Jamie Parker steps into the title role in a confident manner, bringing passion and conviction to a difficult character. As a King he is torn between what he considers a merciful belief system, and his acts of war, which ultimately lead to the slaughter of thousands. Parker is extremely adept at delivering impassioned speeches. His St. Crispin's Day Speech in particular is full of force and determination, attributes which make him captivating to watch. Yet it is his moments of humour and school boyish wooing of Princess Katherine (Olivia Ross) that ultimately charms the audience. Here is an actor who is perfectly cast for the role, a complete triumph.
Joining Parker on stage are a whole host of characters who enrich the performance. Nym, Bardolph and Pistol (David Hargreaves, Paul Rider and Sam Cox) provide plenty of laughs with their charming and often cringe worthy antics. There are moments when they have the audience roaring with surprised laughter. Brendan O’Hea’s portrayal of the Welshman, Captain Fluellen also brings some much needed humour to the smoke and blood stained fields of Agincourt. His time on stage is a joy to behold, and is still playing on my mind today.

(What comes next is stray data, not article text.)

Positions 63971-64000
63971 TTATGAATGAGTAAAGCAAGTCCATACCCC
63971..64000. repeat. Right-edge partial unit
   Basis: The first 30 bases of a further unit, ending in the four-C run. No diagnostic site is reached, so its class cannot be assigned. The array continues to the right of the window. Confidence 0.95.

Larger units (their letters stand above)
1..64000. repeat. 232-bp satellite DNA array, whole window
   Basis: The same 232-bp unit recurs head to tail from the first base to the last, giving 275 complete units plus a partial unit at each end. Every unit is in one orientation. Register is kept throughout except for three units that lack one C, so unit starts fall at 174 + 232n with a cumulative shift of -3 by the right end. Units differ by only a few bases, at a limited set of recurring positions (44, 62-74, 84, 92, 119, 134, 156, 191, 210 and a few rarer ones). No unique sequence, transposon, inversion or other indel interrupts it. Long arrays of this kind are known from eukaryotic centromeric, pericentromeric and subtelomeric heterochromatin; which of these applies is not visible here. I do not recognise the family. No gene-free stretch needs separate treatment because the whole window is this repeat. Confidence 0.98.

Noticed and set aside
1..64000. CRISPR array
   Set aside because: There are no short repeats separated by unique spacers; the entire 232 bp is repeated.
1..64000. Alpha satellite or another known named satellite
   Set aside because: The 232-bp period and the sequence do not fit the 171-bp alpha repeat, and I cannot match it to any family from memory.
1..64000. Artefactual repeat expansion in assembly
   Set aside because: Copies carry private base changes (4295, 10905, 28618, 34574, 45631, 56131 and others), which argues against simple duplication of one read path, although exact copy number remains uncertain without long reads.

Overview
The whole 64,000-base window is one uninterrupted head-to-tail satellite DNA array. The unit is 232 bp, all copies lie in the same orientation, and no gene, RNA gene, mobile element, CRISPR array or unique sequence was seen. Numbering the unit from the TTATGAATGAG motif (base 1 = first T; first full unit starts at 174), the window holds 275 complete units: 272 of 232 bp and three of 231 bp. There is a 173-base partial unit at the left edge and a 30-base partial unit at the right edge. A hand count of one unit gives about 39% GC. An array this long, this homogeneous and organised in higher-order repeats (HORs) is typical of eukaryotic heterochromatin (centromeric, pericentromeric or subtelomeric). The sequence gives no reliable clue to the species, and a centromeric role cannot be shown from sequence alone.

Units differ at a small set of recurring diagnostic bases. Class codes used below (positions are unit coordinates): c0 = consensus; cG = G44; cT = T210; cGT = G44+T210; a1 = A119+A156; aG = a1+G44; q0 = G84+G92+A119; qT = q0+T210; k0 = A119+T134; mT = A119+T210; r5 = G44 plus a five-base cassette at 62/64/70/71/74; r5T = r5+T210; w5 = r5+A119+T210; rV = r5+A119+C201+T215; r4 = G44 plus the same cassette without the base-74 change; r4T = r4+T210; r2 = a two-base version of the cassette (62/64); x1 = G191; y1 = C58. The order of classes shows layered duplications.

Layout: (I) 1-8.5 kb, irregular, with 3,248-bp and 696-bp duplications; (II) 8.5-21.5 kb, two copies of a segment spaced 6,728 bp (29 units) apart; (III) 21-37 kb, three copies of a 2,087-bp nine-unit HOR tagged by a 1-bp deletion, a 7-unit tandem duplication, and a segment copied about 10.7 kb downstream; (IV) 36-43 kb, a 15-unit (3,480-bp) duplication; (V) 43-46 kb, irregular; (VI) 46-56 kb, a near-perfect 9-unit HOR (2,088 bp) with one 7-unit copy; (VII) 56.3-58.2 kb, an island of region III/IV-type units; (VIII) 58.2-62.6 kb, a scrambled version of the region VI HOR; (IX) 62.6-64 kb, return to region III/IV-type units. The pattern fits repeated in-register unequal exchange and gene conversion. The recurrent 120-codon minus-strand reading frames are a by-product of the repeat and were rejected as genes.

A special mention has to go to Brid Brennan in her role of chorus. It is her words that seamlessly bring the acts together, transporting us effortlessly from England to France, and back home again. To those who fear that Shakespeare performances are inaccessible and drawn out, I urge you to book a tickets and give Dromgoole’s Henry V a chance. You won’t be disappointed! Try and take your seats early in order to hear the band play pre-show. Their exquisite performance really sets the mood of the entire night.
- Vicki Goodwin